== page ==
Your Git does not have enough information to turn the patch into a three-way merge. Without an incomplete three-way merge sitting in your index, there is nothing for your
git mergetool to bite into. You may have to manually apply the patch.
(Remember, the index here is the thing also called the staging area and the cache, and it is used to resolve conflicts during three-way merges. In cases that don't involve three-way merges, the index stores only the files you are building up for the next
git commit. During a conflicted merge, the index stores even more files.)
git fetch from one repository (the one in
1) into the other (
2), you may be able to
git cherry-pick the commit in question, as max630 suggested in a comment. That is, while in repository 2, you can either add repository 1 as a remote:
git remote add <name> <path-to-repo-1>
git fetch from it as you would from any other remote, or you can use the old (Git 1.5 style)
git fetch <path> syntax to temporarily acquire all reachable objects from repo-1 and then cherry-pick by hash ID.
If this still does not work (but it will), or is inconvenient for some other reason, you will have to manually apply the patch. Consider using
git apply --reject followed by manual cleanup.
This error message tells us—well, OK, tells me—what is going on:
fatal: sha1 information is lacking or useless (path/to/conflicted/file).
You are using
git format-patch and
git am to transport one patch1 from one Git repository to another, the same way that people more typically use (or used, in the past)
git format-patch to email patches between sites that have no other network connectivity. When Git makes such a patch, it includes within the change-set for the commit itself an
index line above each file patch:
diff --git a/Documentation/RelNotes/2.17.0.txt b/Documentation/RelNotes/2.17.0.txt
index 7001dbbf8..c828d3734 100644
This index line delivers—at least potentially—the information that Git needs to construct a full three-way merge, if that's possible. Adding
--full-index to the format-patch options makes the
index line longer:
index 7001dbbf88b7ea5822eb0b798ac983505c57b3dc..c828d37345224550540a1665aaed2566d5bcb40e 100644
Now the two hashes are significantly beefier; this can help in some cases. But what are they?
These two hash IDs are the blob hash IDs of the files stored in the repository—the actual content of the "before" and "after" files. The diff hunks that follow this line give instructions: if you change these lines in the original blob (file), using these replacement lines, you will turn the original blob—the content with the left-side hash—into the new blob whose content is named by the right-side hash.
When you feed this diff to
git apply,2 it's possible that the file in
HEAD no longer matches, or even resembles all that much in some parts, the "original blob" in the patch. In this case, the context lines won't match up and/or the "before" section will not appear anywhere in the file. A direct application of the patch becomes impossible.
If you have supplied the
-3 flag to
git am does so—Git can now use the information in the
index line. Since the first hash is the blob hash of the actual file content in the repository that produced the change-set, your own Git can look in your own repository to see if you have a blob with that hash ID. If so, you have the original file already.3 Git can just extract that file and patch it in place, to produce the "after patch" version.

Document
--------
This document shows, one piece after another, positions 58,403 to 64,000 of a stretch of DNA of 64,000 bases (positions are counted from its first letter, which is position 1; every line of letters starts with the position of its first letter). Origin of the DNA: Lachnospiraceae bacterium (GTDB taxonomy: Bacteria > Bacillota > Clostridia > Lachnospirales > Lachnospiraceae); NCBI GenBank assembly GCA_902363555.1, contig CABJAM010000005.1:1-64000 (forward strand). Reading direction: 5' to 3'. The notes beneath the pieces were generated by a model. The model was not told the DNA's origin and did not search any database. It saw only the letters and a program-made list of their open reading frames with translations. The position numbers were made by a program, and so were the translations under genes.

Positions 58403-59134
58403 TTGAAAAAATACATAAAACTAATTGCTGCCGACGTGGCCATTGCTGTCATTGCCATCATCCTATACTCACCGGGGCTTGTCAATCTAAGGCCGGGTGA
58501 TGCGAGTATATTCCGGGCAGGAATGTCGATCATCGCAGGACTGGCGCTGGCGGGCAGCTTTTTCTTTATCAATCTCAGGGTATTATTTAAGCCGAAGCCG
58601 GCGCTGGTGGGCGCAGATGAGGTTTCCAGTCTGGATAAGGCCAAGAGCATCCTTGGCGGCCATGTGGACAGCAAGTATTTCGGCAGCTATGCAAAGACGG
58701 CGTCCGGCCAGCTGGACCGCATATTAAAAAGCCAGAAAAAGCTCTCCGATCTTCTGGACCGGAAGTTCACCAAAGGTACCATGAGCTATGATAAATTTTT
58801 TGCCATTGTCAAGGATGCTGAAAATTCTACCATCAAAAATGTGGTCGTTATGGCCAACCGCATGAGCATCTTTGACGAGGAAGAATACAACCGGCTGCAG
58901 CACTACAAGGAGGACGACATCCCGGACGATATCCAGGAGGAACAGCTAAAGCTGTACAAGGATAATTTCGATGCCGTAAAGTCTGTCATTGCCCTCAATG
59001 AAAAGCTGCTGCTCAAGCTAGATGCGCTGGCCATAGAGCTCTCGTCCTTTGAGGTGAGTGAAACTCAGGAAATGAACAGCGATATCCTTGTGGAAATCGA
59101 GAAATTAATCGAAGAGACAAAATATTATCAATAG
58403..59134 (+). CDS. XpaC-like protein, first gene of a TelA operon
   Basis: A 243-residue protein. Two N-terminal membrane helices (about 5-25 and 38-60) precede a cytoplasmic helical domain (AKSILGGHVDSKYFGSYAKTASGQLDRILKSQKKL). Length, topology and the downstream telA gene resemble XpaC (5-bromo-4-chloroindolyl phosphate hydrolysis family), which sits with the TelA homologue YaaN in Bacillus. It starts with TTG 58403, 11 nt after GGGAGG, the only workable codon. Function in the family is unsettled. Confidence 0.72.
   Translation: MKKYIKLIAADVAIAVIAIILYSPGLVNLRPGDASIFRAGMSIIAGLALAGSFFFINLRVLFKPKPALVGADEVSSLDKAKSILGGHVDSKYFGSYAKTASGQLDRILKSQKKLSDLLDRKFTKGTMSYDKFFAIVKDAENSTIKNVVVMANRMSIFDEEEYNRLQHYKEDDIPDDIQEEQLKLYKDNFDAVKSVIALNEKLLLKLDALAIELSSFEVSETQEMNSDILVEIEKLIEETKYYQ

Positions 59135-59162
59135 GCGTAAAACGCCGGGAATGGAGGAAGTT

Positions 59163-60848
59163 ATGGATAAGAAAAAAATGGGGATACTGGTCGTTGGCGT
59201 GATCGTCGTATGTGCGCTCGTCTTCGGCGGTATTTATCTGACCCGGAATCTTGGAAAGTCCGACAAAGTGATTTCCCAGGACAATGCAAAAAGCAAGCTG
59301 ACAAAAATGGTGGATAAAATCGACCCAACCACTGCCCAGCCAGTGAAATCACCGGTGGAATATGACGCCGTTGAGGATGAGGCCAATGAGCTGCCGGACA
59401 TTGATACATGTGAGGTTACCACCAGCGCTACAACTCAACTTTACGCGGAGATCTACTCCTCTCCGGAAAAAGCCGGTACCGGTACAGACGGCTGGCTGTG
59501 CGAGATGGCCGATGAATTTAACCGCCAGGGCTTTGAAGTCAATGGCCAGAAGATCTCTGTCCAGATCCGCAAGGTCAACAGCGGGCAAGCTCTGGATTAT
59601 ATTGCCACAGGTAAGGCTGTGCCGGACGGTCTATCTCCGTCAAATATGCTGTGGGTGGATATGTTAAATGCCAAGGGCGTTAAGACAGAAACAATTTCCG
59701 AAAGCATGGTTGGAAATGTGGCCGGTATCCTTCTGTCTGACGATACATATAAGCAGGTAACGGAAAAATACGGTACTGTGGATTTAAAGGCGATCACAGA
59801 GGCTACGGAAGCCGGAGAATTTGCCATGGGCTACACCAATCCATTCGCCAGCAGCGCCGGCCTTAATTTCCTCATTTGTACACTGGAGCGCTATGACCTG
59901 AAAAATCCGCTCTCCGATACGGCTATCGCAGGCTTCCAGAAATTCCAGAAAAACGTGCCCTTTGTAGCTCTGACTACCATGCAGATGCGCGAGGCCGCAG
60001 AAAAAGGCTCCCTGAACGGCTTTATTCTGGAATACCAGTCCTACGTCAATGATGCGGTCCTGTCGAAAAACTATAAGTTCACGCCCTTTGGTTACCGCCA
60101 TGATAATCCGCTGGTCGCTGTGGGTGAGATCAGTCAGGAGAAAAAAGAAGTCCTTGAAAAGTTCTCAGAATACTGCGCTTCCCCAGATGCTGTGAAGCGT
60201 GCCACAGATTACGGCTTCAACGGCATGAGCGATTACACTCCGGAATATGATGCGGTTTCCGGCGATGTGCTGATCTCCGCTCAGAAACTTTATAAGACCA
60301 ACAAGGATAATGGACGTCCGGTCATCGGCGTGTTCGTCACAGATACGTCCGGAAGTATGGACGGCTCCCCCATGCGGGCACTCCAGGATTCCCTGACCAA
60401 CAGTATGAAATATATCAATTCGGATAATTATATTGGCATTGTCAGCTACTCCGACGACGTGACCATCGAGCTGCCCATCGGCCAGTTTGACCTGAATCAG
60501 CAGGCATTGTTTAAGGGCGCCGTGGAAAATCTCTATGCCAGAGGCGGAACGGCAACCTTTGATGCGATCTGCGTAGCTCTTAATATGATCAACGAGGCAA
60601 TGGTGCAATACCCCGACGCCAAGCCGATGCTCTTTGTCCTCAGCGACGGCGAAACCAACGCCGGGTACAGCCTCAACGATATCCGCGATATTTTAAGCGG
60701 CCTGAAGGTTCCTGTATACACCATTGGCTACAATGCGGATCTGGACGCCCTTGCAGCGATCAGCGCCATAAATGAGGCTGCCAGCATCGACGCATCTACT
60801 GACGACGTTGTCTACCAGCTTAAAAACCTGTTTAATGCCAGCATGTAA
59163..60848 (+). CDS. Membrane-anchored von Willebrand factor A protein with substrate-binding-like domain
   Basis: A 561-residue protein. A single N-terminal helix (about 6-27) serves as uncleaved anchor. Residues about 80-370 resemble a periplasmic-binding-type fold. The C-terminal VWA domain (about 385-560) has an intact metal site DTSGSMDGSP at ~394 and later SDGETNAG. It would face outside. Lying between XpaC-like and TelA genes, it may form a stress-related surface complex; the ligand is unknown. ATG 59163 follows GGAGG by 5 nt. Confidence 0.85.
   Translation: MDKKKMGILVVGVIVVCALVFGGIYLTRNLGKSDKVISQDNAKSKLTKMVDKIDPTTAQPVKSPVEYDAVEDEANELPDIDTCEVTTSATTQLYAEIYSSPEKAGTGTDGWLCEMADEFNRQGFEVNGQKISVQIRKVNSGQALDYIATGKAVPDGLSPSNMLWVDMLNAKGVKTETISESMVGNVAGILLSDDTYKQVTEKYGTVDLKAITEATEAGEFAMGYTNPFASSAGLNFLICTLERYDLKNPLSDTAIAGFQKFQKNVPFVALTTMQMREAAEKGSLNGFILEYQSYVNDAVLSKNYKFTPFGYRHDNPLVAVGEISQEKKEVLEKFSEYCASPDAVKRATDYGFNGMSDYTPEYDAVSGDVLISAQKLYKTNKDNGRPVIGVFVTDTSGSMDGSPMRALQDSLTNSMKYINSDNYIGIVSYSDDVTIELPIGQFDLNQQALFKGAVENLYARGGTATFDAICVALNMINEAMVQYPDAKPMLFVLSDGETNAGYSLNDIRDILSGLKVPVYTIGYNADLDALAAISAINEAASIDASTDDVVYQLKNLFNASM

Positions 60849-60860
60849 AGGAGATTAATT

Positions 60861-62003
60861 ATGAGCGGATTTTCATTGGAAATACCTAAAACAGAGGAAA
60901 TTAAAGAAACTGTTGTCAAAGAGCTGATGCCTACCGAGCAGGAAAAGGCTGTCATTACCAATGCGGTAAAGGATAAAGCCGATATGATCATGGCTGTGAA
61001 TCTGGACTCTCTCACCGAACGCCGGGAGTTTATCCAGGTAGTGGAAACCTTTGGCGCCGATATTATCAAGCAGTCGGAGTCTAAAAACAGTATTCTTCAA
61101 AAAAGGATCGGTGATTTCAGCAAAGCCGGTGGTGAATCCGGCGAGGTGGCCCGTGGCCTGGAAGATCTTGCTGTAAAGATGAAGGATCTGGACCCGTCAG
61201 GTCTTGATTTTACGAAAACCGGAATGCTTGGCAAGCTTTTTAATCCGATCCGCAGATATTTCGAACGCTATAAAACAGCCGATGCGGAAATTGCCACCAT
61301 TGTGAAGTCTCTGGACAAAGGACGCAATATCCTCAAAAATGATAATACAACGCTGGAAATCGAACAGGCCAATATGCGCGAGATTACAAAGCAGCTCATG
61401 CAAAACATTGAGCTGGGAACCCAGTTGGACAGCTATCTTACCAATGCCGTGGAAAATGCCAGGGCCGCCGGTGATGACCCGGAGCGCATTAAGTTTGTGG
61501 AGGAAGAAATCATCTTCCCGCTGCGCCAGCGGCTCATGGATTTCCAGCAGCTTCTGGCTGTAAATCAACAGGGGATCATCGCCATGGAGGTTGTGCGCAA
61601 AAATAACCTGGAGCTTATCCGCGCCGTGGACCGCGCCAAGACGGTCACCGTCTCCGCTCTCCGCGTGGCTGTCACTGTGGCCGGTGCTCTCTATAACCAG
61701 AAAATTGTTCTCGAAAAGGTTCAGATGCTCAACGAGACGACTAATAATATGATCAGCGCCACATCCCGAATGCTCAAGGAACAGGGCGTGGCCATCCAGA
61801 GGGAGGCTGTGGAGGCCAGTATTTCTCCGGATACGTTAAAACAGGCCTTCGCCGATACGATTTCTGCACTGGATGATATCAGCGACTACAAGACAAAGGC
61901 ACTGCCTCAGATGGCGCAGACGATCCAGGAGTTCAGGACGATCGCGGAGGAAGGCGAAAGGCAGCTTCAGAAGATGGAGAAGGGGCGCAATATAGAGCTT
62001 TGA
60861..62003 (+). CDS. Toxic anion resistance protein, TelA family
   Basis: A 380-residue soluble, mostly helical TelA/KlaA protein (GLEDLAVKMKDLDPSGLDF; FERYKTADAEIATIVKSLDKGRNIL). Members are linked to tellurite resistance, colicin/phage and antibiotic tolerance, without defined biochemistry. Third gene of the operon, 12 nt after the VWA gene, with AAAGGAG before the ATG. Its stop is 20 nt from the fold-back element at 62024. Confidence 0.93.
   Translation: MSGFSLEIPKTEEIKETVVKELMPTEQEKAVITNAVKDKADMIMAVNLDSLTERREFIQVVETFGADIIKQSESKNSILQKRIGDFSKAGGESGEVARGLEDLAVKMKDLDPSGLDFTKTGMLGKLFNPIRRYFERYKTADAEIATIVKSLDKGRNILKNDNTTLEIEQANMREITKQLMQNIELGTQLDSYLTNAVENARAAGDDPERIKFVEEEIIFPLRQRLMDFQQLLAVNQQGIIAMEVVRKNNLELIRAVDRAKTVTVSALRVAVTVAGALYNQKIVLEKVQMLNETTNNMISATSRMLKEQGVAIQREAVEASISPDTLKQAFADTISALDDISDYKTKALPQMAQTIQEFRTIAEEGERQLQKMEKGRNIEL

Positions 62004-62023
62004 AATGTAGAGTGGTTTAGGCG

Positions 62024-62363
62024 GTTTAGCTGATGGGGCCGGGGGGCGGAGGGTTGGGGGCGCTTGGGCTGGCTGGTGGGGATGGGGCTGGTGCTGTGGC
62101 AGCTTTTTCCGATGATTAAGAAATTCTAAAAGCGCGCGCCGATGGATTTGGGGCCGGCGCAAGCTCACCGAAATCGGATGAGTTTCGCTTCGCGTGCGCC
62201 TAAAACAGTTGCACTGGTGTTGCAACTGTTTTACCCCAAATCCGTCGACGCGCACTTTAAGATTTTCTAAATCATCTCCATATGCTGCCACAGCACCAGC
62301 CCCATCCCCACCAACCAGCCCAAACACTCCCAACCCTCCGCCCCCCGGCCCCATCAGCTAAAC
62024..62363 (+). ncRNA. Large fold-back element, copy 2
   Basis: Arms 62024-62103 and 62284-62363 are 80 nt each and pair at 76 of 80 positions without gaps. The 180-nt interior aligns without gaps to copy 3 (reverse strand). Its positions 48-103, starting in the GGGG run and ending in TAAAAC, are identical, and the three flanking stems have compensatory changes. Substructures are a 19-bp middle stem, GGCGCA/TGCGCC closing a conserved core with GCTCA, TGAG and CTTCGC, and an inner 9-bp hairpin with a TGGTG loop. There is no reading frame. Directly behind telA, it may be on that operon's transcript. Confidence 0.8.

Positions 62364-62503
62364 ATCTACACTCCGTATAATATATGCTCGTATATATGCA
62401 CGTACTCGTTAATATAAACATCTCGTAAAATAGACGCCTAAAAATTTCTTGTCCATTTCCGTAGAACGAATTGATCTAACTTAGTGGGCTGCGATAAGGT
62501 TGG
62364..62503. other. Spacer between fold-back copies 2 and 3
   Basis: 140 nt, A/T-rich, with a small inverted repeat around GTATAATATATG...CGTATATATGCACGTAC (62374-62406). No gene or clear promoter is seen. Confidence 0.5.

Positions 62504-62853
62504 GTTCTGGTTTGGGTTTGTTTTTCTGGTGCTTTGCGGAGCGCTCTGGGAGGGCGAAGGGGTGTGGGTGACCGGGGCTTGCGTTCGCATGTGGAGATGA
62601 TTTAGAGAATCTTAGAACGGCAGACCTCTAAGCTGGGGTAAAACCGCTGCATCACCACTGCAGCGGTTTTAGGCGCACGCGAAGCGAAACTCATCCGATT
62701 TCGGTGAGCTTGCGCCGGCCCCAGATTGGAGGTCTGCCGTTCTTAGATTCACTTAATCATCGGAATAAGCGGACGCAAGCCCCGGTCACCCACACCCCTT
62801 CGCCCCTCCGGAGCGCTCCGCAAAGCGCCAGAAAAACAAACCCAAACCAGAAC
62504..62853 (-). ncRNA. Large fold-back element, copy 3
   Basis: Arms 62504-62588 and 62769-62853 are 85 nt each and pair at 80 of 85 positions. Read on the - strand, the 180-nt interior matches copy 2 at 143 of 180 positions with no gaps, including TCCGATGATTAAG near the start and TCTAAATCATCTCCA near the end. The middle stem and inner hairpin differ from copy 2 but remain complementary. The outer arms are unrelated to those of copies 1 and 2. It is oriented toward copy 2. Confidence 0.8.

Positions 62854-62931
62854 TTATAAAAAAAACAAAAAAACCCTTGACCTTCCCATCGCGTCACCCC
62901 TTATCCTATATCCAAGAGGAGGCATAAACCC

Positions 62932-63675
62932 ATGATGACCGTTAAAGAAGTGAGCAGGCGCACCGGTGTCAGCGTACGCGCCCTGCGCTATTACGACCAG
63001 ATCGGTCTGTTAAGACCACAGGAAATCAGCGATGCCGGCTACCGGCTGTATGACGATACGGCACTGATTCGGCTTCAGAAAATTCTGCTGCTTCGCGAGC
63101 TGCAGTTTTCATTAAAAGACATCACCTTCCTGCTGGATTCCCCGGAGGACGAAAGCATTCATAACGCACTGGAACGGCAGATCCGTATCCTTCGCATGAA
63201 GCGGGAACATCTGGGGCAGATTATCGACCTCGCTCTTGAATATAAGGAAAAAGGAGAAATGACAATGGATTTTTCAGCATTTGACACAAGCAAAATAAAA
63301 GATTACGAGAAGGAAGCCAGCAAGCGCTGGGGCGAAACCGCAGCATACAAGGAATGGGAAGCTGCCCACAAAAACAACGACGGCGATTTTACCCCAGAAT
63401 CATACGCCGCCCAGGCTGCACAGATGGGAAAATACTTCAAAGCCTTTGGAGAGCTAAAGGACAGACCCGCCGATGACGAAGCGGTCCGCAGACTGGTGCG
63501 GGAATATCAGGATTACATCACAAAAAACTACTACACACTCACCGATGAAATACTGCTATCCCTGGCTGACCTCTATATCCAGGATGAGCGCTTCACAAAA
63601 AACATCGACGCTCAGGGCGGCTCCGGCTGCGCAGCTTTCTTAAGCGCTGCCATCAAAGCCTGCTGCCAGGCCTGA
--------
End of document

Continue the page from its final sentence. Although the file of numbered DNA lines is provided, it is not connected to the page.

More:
Git now has all three versions of the file: the base version, obtained through the "before" hash ID and, fortuitously, found in your repository; the "theirs" version, obtained by applying the patch to the base version; and the "ours" version, which is the file in the current or
HEAD commit. So Git can now stuff all three versions into your index, and now a three-way merge is possible.
On the other hand, it's possible that the blob hash ID in the
index line matches no object in your repository. In that case, you don't have the "before" version of the file. It's impossible to do a three way merge. Or, it's possible, however unlikely,4 that you have a shortened blob hash that matches more than one blob in your repository. In this case, you might have the "before" version of the file, but Git doesn't know for sure and will not attempt to identify whether any of those blobs are the correct one.
In any case, because your Git does not have enough information to attempt a three-way merge, it doesn't bother trying, leaving you in this situation. Using
git fetch and
git cherry-pick you can get a true three-way merge after all. The histories need not even be related, as cherry-pick forces the merge base to be the parent of the commit being picked.
1This also works for a set of patches, but the format-patch directives show that it's just one patch.
git am is essentially just a wrapper that runs
git apply on each patch, followed by
git commit of the result.
3Remember, Git is operating on the assumption that because you are feeding a patch to
git am, you don't have a copy of the other repository. Someone else has emailed you a patch. Only they have that repository; you have only your repository. This is not true here—you have both repositories—but Git doesn't know that!
4The chance depends on the number of blob objects in your repository, and the length of the shortened hash. Git now has code to automatically choose an appropriate abbreviated hash length, but this works based on the number of objects in the repository in which the diff is being generated, not on the number of objects in the receiving repository. If the receiving repository is significantly larger, the sender might not offer a long enough hash. Older versions of Git don't have this automatic computation either, and by default just use 28 bits of hash unconditionally; that may be too short.